A horse that is on the bit will have the place below his ears as the highest point, with his head VERTICLE to the ground!
This is a concept taught by GEORGE MORRIS
Thanks,
E :lol:

Oh darn.

Back to youtube :(

Oh... the place 'below his ears' is known as the poll.

HOWEVER you are very incorrect in saying that a horse on the bit will have that as the highest point. It is INCREDIBLY important for a horse to come long and low on the bit or with contact to build up the muscle from behind and through the back. The biggest mistake you find in the lower levels is some, not all, riders believing that a horse can hold self carriage without any work, or seesawing it in to a "pretty" frame means the horse is on the bit.

The term on the bit is not just about the bit. It is the whole horse that is working for those three words, not just it's head.
I would suggest you put George whatshisname down, and read the dressage section in the horse forum for some very detailed explanations on how to correctly train and work a horse from whatever level you currently ride at. From long and low, to half halts, to correctly being on the bit. From starting out in dressage, to PSG there are riders on here that will give you detailed and experienced answers.
 

·
Premium Member
Joined
·
13,268 Posts
George Morris is a good writer on riding, although he would be surprised to find out he discovered 'on the bit'. I tend to prefer 'listening to the rider and attentive to cues' to 'on the bit', since I don't ride dressage...and because I don't think dressage, properly ridden, focuses on the head or bit.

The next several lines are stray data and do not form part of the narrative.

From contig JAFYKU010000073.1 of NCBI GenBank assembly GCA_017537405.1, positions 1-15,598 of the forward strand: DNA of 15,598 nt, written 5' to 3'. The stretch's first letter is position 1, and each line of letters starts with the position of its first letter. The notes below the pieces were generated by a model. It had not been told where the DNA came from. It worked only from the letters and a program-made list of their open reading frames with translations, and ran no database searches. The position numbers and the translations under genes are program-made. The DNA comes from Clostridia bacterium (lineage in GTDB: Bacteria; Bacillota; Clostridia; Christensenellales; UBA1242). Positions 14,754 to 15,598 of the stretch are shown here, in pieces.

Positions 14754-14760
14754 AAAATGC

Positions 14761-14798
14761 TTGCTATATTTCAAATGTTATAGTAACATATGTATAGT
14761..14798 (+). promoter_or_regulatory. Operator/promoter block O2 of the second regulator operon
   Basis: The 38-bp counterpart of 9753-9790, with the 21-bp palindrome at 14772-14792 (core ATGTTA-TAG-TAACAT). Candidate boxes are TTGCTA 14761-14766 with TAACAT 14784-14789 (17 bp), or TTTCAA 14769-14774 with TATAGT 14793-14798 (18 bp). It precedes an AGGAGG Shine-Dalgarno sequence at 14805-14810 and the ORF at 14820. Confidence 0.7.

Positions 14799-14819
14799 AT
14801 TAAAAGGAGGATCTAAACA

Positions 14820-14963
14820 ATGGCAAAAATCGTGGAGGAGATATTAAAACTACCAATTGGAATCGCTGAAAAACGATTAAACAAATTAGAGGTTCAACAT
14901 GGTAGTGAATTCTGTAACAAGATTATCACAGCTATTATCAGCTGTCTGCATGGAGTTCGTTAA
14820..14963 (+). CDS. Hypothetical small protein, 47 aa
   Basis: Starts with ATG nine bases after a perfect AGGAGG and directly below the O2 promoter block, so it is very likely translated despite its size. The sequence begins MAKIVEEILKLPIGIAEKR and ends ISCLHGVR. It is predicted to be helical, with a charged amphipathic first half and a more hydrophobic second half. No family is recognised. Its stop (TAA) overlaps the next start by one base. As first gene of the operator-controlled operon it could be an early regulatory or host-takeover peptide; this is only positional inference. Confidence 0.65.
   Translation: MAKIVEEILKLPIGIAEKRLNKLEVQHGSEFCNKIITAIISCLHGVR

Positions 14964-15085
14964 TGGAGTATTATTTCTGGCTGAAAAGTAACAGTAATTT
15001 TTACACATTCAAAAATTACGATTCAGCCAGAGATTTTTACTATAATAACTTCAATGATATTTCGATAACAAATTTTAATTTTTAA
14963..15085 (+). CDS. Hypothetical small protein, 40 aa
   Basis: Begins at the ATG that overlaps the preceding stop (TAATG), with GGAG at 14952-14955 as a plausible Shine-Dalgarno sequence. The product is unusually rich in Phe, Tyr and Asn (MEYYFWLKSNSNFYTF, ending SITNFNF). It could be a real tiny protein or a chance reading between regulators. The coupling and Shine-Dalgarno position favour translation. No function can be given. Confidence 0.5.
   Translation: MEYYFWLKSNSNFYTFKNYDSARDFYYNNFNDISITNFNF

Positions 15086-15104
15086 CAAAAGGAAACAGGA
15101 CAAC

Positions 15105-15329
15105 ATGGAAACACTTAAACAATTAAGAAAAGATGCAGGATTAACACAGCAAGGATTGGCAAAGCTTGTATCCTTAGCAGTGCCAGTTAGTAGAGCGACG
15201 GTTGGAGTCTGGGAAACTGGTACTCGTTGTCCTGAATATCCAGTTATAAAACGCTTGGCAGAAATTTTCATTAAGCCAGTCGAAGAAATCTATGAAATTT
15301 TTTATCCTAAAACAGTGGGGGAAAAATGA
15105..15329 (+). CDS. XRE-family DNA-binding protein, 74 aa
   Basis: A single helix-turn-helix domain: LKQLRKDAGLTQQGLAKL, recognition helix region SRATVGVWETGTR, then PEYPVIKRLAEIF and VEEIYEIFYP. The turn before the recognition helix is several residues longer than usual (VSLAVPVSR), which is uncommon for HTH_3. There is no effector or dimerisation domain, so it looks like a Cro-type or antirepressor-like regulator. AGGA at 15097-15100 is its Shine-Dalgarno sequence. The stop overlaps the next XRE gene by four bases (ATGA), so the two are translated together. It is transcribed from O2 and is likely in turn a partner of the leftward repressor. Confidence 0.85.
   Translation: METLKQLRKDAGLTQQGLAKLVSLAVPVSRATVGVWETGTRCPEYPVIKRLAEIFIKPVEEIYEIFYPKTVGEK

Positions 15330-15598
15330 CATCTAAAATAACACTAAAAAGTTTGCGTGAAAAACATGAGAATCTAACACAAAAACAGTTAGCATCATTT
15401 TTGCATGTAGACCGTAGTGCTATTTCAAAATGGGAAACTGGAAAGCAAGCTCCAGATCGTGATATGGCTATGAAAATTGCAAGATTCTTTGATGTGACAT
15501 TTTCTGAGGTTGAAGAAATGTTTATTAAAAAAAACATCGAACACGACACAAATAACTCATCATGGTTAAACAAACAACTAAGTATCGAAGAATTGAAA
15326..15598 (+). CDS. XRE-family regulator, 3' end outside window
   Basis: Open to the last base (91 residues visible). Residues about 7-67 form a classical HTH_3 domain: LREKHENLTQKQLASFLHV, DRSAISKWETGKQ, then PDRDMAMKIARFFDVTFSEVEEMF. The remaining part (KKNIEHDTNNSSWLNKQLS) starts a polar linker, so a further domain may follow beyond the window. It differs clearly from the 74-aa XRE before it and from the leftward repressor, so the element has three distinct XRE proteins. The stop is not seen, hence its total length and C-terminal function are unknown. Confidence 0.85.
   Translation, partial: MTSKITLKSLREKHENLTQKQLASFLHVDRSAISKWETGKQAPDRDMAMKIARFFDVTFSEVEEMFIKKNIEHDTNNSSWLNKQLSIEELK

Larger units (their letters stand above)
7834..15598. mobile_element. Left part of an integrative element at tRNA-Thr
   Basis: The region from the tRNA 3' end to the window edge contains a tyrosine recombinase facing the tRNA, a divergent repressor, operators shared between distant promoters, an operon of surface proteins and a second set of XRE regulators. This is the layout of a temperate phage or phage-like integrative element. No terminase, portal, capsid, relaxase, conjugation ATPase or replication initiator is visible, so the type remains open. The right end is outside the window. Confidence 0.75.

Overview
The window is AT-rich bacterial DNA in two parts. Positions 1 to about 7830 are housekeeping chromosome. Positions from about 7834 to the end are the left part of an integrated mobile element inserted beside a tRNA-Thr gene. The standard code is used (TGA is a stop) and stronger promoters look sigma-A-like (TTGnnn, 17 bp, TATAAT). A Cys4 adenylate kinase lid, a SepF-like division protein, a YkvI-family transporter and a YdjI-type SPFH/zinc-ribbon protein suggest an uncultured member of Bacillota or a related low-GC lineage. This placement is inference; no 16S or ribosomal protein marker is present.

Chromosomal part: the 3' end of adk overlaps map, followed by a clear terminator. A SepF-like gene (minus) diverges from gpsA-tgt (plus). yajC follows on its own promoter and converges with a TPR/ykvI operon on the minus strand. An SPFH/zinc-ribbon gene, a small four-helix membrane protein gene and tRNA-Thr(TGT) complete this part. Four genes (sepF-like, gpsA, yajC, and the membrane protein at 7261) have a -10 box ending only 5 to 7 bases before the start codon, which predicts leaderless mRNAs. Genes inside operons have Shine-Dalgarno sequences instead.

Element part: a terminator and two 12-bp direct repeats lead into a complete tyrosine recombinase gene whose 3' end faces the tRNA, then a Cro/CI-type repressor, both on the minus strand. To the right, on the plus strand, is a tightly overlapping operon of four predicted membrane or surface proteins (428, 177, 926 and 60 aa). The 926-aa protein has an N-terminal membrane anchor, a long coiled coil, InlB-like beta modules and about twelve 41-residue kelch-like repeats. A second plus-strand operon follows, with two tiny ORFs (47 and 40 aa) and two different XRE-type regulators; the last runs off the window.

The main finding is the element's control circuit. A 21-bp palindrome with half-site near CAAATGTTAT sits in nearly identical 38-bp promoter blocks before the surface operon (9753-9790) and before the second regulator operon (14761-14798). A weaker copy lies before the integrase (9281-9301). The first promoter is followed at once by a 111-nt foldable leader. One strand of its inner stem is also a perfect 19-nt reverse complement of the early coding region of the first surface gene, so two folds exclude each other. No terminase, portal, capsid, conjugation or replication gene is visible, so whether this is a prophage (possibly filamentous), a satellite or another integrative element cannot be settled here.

For the OP, the FEI (the international governing body of equestrian sports) defines 'on the bit' as:
"...when the neck is more or less raised and arched according to the stage of training and the extension or collection of the pace, accepting the bridle with a light and consistent soft submissive contact. The head should remain in a steady position, as a rule slightly in front of the vertical, with a supple poll as the highest point of the neck, and no resistance should be offered to the Athlete.” - Article 401
http://www.fei.org/sites/default/files/DRE-Rules_2014_black_GA-approved_update_20Dec.pdf

That would include "NOT be tucked to it's chest". I like the ideas in this article:

Eclectic Horseman Magazine - The Definition of "On the Bit"

A rider like myself has no need for a horse to be 'on the bit', but 'on the aids' or 'listening and attentive' is important for every horse and rider.
 

·
Registered
Joined
·
8,193 Posts
BSMS, if you read above you will see myself and Duffy, both Dressage riders, cringing to see the phrase 'on the bit' (which I put in quotes because I too and the Dressage fraternity do not like the phrase) referred to as merely a head position.
Also of note, George Morris is not a Dressage rider.
Don't dump the head position reference in with a dressage just because in the end our horse's do travel in a 'collected frame'. I'd say the on the bit = head position comes from pony club and kids who watch too much Saddle Club!
Posted via Mobile Device
 

·
Premium Member
Joined
·
13,268 Posts
No, George is undoubtedly NOT a dressage rider. Unhappily, however, "headset" is a word which is getting common in the horse world. I wish it could be banned...from western riding too, where it is getting a lot of use! One no more stops a horse with headset than one collects a horse with it. :evil: There are probably people who can use the word in a productive manner, but there are far more who use it as a guide to bad riding...